Walter, Jon. My Name Is Not Friday. Scholastic Press 2016 368 18.99 978-0-545-85522-8 ms/hs Historical fiction E-BN
Samuel is a 12-year-old African-American free-born boy living in an orphanage with his little brother. Suddenly one day he is accused of a crime he did not commit and is sold at auction into slavery. He quickly learns that even on a plantation run by a kind and compassionate woman and her son, life can be very unfair and cruel. His one goal in life is to free himself from the plantation so that he can get back to his younger brother and look after him. But before he is able to even think about how this might come about, he becomes embroiled in the lives of the other slaves on the plantation, learning from them the necessities of coping with his new position. The story is very well written, and the reader becomes involved in Samuel’s life as he encounters one shocking event after another. Secondary characters are also very well drawn and appealing. The afterwards, a piece by the author on how he came to write the novel, and a note on the historical setting, add to the appeal of the novel. This one is long and involved, and will appeal to young readers who are genuinely interested in reading a picaresque novel set in the Civil-War South. It is interesting that the author is not American, but the voices in the novel ring true nonetheless. Recommended for older teens who like historical fiction.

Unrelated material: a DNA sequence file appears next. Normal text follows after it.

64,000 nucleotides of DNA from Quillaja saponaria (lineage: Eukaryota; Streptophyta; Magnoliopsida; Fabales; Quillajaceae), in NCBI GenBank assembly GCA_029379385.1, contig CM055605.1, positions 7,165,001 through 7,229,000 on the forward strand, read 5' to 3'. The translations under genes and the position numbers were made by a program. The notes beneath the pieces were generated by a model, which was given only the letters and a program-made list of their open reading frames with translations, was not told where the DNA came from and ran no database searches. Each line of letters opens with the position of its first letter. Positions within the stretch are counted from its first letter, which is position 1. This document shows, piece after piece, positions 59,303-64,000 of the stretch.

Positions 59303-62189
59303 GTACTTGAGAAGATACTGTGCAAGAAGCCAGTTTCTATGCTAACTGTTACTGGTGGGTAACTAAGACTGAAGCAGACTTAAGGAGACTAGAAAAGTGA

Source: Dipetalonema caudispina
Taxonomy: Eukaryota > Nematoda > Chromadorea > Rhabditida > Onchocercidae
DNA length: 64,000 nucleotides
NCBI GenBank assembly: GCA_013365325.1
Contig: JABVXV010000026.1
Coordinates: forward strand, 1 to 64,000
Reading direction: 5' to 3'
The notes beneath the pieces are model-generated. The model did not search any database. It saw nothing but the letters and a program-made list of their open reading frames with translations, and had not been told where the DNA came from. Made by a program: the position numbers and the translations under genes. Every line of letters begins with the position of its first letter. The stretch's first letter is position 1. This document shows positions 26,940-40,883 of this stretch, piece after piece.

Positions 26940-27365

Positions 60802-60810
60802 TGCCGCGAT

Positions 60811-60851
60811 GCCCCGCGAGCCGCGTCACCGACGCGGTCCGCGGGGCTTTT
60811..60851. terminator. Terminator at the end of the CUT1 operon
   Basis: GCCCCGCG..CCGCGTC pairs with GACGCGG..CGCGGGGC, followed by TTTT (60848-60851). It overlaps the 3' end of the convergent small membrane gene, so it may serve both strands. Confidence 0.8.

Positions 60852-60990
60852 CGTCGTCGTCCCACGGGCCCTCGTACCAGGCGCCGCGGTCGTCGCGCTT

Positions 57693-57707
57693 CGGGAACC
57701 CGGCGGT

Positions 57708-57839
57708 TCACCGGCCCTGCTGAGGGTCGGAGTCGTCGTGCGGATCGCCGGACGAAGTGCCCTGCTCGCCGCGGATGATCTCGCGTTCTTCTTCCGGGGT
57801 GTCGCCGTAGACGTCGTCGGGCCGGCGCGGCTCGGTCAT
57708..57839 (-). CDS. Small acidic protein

Summary: During the Civil War, a free-born Black boy living in an orphanage, is sold into slavery and must find his way to freedom and his brother.
Civil War-Fiction, Slavery-Fiction --Carol Kennedy